But, what about all the naysayers who maintain that foreign influences are changing the games we Americans have grown up with? There are those who feel that today’s sports are so different from the past that we can no longer call them American sports. Rather they must now be called international sports. And honestly, there is some truth in that. But if you take a look at how sports have changed, you’ll see that evolution is the culprit of the changes not foreigners. Take for instance the changes that have occurred in the NBA over the years. In the early day of basketball, the granny shot and textbook bounce passes were the norm. In contrast to that style of play, nowadays the league is ruled by ally-oop dunks and crossovers. But, you have to ask yourself whether these changes can be chalked up to foreign influence. In my opinion, the changes can be attributed more so to homegrown players like Lebron James and Allen Iverson than foreign players.

To sum up, taking American sports global is a good thing. The leagues’ rosters are more talented and their wallets are fatter than ever before. How can you argue with that?

NASCAR’s Organizational Structure

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Make no doubt about it, NASCAR is a business and is run like any other major corporation. It’s a family-owned business with Brian France as the third-generation CEO. Brian France is the son of Bill France, Jr., who passed away at the age of 74 in June of 2007.

The current President of NASCAR is Mike Helton. What is interesting about Mike Helton’s appointment as President in the organization structure is that he is not a member of the France family. He was named as President of the organization in 1999. That was a year that would see much change in terms of safety because of the sudden death of Dale Earnhardt on the last lap of the 2001 Daytona 500 and it was because of this incident that it would begin to head numerous initiatives for the safety of drivers and fans.

The very nature of a family-controlled organization means that the family will control most of the proceeds. This has been a criticism by some who think that it should be a joint owner-player type of profit sharing model. Other critics have made assertions that the organization could do more for driver safety. And there have been accusations that they are monopolistic in its policies. But millions enjoy the sport promoted by this business and advertisers love the exposure they get. Plus, the championship prizes seem to be attractive to many drivers.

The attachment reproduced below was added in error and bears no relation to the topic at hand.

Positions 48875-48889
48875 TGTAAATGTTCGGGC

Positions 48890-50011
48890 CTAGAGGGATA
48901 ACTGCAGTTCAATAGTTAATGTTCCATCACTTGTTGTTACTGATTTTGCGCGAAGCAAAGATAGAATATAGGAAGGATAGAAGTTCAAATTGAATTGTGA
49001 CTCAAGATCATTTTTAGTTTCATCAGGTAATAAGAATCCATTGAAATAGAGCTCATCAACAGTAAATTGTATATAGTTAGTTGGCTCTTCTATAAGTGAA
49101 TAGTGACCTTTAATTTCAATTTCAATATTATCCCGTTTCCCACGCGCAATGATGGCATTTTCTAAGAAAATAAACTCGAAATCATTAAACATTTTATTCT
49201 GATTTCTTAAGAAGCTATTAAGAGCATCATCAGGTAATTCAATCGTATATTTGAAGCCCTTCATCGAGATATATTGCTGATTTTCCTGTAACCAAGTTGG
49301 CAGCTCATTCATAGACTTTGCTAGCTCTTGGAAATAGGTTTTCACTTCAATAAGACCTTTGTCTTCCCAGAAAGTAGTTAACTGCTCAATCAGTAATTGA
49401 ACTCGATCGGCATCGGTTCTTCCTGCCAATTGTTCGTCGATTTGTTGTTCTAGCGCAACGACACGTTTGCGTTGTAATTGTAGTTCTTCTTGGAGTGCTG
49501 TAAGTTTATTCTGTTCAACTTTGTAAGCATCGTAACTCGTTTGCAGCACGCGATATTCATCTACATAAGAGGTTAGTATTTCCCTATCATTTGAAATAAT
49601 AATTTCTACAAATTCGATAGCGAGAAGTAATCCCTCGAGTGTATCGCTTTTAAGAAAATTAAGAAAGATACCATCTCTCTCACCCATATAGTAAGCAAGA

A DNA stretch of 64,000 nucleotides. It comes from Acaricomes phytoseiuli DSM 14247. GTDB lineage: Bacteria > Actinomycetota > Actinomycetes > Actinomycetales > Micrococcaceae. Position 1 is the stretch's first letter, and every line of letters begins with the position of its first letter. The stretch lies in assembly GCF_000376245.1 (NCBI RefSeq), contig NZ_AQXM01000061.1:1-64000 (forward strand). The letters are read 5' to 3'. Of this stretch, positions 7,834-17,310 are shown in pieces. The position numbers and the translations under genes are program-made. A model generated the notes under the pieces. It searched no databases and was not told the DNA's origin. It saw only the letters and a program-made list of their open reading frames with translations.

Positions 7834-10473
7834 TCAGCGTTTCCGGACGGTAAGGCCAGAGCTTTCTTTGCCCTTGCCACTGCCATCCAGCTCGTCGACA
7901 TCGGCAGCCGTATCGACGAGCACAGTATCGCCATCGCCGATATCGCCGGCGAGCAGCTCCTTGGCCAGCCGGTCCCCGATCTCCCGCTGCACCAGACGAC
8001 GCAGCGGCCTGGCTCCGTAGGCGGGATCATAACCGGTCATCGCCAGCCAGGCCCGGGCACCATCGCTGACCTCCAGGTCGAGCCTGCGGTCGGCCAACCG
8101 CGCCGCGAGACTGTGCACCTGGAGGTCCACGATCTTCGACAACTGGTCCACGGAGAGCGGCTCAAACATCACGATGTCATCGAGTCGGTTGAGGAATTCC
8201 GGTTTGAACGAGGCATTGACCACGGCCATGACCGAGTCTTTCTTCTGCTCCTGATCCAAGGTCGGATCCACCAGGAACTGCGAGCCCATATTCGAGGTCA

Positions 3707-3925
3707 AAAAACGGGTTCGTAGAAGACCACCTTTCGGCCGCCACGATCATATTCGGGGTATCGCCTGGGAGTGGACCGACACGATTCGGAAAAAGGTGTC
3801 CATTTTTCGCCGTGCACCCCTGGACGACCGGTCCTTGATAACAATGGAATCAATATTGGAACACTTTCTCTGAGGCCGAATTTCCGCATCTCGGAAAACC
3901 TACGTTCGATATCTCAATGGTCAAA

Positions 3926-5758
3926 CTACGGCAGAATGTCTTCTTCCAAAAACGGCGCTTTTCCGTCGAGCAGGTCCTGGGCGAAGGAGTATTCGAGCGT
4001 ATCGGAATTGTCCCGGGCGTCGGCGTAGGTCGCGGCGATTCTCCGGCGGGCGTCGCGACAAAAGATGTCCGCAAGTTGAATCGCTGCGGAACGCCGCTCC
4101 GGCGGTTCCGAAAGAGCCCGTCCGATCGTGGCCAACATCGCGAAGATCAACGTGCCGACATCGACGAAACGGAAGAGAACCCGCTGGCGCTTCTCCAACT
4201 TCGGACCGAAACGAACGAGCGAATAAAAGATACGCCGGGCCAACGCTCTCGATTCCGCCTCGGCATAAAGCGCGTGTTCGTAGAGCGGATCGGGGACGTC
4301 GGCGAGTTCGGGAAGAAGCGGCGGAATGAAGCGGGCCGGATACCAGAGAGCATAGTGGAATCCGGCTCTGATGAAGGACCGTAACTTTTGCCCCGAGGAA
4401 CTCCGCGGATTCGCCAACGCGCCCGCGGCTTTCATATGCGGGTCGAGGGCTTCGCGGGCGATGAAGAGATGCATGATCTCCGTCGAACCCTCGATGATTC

NASCAR is not publicly-traded on the stock exchange however its major sanctioning body is International Speedway Corporation which is publicly traded on the NASDAQ under stock symbol ISCA. ISC owns as well as operates 11 motor speedways plus is a major promoter of motor sports. Bill France’s sister Lesa France Kennedy and his uncle Jim France is the Vice Chairman of the Board and Chairman of the Board/CEO respectively. Although not an organizational structure per se, it’s structure is built around three main events which could be thought of as three main lines of business: 1) The Nextel Cup Series, 2) The Busch Series, and 3) The Craftsman Truck Series.

And a fundamental part of the organization’s structure is the promoters. Promoter sponsorship has drawn some criticism from the fan base because more and more it seems that it’s more about commercials than it is about racing. However, in order for it to stay alive as an organization it needs the sponsors. Ticket sales alone will probably not bring in the revenue needed to stay healthy in business. The Nextel Cup Series is the most prestigious of them all. This series starts with the Daytona 500 at the beginning and consists of 36 races in 19 states and on 22 different tracks.

The second premier event in the series is the Craftsman Truck Series. This event started in 1996 and was previously known as the SuperTruck Series. Its roots come from a display of a Racing-style pickup truck at the 1994 Daytona 500. And the last premier event in the series is the Busch Series which is considered to be like the minor leagues of NASCAR.

Kentwood Football League: Kentwood VS Tylertown 5-6 Age Group

Kentwood Football League: Kentwood VS Tylertown
5-6 Age Group

Artist: Alvaro Angeloro
Title: Bring It On

Artist: Tortex
Title: Stomp Rock